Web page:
THE PRE-PRODUCTION MIRAGE IIIA
Originally, the Mirage III was intended primarily as an interceptor but it was decided to investigate the type's potential in other roles. Therefore, when the French Air Force ordered 10 pre-production Mirage IIIAs they were viewed not only as normal handling and trials' aircraft but also with development for other roles in mind. The IIIA featured a longer fuselage than the prototype Mirage III and was powered by a SNECMA Atar 09B, rated
The first pre-production aircraft, the Mirage IIIA-01, started flight trials on May 12, 1958 and, in October of that year, this aircraft achieved Mach 2 in level flight without the aid of the rocket motor. The IIIA-01 was later used to flight test various under-wing auxiliary fuel tanks. The second aircraft, the IIIA-02, was allocated for initial trials of the SEPR 841 rocket motor, which supplanted the earlier SEPR 66 on the Mirage IIIA. This motor was twin-chambered and offered either 680kg for 2 minutes 40 seconds or 1360kg for 1 minute 20 seconds. The Mirage IIIA-03 and A-04 were used to check out other major systems, while the final six aircraft were substantially similar to the first major production version, the Mirage IIIC.
Once the Mirage IIIC was cleared for service, the IIIAs were used for a variety of development purposes one became the first Mirage IIIO, powered by a Rolls-Royce Avon engine, this variant being proposed to Australia for the Royal Australian Air Force.
THE MIRAGE III PRODUCTION VARIANTS
A change of tense is called for here, since the Mirage III is a current warplane. There are four basic variations on the theme: interceptor; attack; reconnaissance; and two-seat trainer. However, it should be noted that the interceptor variants have good secondary-role attack capability and vice-versa. The various types of
Mirage IIIC: Following successful evaluation of the Mirage IIIA, the French Air Force (Arm'ee de I'Air) placed an initial order for 95 Mirage IIIC interceptors, and the first example started flight trials in October 1960. The Mirage IIIC is similar to the IIIA-05 and is powered by a SNECMA Atar 09B3, rated at 6,000kg with reheat. A supplementary SEPR 844 rocket motor, rated at 1680kg, can be installed in the rear fuselage in place of one of the internal fuel tanks.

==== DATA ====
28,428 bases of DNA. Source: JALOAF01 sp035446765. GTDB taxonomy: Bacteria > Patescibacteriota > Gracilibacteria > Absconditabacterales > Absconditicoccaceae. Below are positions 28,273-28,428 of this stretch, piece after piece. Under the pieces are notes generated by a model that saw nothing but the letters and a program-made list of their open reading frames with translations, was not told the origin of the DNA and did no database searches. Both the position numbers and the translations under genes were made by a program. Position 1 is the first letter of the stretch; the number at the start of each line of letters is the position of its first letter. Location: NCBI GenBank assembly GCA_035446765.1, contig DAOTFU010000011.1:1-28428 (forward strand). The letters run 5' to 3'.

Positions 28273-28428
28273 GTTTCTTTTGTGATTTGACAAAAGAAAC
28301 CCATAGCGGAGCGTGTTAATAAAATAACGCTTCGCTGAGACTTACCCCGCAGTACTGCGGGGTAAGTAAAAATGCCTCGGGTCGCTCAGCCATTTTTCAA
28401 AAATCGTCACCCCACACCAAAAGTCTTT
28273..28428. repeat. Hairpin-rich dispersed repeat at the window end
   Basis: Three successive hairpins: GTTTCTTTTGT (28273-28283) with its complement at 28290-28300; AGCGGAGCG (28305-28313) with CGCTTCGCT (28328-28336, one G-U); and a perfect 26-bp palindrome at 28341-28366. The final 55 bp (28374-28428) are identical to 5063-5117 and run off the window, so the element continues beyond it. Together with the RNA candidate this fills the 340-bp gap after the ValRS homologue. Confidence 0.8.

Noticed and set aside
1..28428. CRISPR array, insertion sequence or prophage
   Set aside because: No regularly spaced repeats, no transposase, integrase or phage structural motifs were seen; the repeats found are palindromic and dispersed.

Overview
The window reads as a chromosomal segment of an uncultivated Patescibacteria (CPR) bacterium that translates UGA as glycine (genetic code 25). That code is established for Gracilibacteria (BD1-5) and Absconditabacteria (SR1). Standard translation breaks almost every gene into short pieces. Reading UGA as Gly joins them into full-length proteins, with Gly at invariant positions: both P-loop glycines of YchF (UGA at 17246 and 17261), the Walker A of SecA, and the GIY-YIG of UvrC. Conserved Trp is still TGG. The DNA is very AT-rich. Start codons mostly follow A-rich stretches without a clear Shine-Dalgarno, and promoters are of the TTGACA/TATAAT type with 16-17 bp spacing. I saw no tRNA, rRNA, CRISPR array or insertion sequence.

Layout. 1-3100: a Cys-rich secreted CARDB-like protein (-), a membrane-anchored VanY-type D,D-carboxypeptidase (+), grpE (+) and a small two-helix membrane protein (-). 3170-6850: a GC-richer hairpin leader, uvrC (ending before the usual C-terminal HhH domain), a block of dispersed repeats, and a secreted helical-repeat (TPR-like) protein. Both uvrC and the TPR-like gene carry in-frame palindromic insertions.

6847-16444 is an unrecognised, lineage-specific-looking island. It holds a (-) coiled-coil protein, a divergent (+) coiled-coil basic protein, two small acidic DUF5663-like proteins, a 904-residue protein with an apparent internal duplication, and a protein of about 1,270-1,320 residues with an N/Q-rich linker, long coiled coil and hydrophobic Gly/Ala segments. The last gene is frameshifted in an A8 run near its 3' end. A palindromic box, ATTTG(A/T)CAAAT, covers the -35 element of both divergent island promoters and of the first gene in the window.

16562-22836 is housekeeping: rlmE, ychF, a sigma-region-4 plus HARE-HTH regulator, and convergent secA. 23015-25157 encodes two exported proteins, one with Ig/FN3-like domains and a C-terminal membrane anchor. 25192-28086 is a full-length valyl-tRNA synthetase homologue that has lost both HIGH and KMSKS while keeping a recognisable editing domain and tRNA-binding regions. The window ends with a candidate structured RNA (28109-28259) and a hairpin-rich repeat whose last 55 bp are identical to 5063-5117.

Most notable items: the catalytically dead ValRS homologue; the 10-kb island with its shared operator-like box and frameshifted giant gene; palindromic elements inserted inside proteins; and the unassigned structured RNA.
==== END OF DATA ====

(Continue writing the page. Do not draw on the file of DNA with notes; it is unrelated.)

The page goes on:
A wide range of external stores or fuel tanks can be carried by the Mirage IIIA, which has a normal internal fuel capacity of 2,200 litres. A pack containing two 30mm DEFA cannon can be carried in the forward fuselage, but this is replaced by a tank of rocket fuel when the SEPR 844 motor is fitted. Among the external stores available for the IIIC are the Matra R.511 or R.530 air-to-air missiles, Sidewinder air-to-air missiles, the Nord AS.30 air-to-ground missile, two 450kg bombs under the fuselage and two more under the wings, Dassault JL-series rocket and rocket/fuel tank pods under the wings, and napalm tanks. Two underwing fuel tanks of 625, 1300 or 1700 litres capacity each may be carried.
Production of the Mirage IIIC ceased in 1964, although a "souped-up" version, known as the IIIC-2, was built in prototype form. In addition to use by the French Air Force (where it equipped the
Mirage IIIB: The IIIB two-seat trainer was developed in parallel with the Mirage IIIC and the prototype actually flew before the first production interceptor, on October 21, 1959. The extra tandem seat necessitated a fuselage extension of 0.6m. Normally, neither armament nor fire control radar are fitted to the Mirage IIIB, although this can be effected if desired. The French Air Force placed an initial order for 26 IIIBs and over 70 have been ordered including those for export. One Mirage IIIB was used in the Concorde development programme. The Mirage IIIBE is similar to the IIIB but features equipments installed in the IIIE.